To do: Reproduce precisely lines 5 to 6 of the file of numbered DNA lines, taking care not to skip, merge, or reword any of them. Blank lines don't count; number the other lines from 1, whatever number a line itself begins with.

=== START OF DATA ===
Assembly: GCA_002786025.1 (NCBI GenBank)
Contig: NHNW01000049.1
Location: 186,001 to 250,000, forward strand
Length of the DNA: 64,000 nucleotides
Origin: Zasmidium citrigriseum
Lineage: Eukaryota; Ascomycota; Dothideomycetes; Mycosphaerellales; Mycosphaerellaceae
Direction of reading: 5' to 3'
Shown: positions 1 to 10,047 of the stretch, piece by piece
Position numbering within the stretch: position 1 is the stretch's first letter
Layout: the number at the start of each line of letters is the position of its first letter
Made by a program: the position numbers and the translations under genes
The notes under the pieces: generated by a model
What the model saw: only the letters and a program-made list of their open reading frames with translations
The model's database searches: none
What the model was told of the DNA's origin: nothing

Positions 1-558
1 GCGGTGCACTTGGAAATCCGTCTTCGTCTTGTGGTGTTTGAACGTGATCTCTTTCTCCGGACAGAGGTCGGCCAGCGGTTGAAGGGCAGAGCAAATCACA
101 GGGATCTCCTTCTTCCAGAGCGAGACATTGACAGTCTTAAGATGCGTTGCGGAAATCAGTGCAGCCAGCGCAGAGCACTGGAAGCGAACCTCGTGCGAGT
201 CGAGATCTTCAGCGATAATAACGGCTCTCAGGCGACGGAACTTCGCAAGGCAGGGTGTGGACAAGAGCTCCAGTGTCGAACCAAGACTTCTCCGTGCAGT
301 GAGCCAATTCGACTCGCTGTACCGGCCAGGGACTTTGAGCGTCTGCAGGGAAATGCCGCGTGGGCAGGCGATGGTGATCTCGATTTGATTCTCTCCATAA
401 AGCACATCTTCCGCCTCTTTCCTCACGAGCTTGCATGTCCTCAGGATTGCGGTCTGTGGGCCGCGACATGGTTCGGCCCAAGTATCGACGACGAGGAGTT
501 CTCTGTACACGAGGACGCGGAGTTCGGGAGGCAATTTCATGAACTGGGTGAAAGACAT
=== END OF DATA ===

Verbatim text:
Origin: Zasmidium citrigriseum
Lineage: Eukaryota; Ascomycota; Dothideomycetes; Mycosphaerellales; Mycosphaerellaceae